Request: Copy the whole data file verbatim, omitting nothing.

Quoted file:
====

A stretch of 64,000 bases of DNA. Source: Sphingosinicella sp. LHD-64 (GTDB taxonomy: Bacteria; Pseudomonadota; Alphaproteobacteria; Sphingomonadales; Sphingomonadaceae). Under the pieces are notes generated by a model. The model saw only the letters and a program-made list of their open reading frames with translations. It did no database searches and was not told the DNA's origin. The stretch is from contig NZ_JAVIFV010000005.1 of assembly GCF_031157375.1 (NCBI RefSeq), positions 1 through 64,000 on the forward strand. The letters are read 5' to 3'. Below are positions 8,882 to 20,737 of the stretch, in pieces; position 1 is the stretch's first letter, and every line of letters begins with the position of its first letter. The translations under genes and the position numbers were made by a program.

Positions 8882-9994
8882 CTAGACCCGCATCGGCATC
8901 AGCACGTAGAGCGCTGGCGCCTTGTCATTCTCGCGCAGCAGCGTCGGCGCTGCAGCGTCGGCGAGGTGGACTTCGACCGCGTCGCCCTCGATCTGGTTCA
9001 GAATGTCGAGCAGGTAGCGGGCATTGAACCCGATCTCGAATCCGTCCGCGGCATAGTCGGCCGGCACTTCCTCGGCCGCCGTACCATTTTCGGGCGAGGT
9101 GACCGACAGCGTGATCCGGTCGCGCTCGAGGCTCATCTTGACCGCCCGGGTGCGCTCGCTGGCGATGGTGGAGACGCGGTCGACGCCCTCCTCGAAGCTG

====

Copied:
A stretch of 64,000 bases of DNA. Source: Sphingosinicella sp. LHD-64 (GTDB taxonomy: Bacteria; Pseudomonadota; Alphaproteobacteria; Sphingomonadales; Sphingomonadaceae). Under the pieces are notes generated by a model. The model saw only the letters and a program-made list of their open reading frames with translations. It did no database searches and was not told the DNA's origin. The stretch is from contig NZ_JAVIFV010000005.1 of assembly GCF_031157375.1 (NCBI RefSeq), positions 1 through 64,000 on the forward strand. The letters are read 5' to 3'. Below are positions 8,882 to 20,737 of the stretch, in pieces; position 1 is the stretch's first letter, and every line of letters begins with the position of its first letter. The translations under genes and the position numbers were made by a program.

Positions 8882-9994
8882 CTAGACCCGCATCGGCATC
8901 AGCACGTAGAGCGCTGGCGCCTTGTCATTCTCGCGCAGCAGCGTCGGCGCTGCAGCGTCGGCGAGGTGGACTTCGACCGCGTCGCCCTCGATCTGGTTCA
9001 GAATGTCGAGCAGGTAGCGGGCATTGAACCCGATCTCGAATCCGTCCGCGGCATAGTCGGCCGGCACTTCCTCGGCCGCCGTACCATTTTCGGGCGAGGT
9101 GACCGACAGCGTGATCCGGTCGCGCTCGAGGCTCATCTTGACCGCCCGGGTGCGCTCGCTGGCGATGGTGGAGACGCGGTCGACGCCCTCCTCGAAGCTG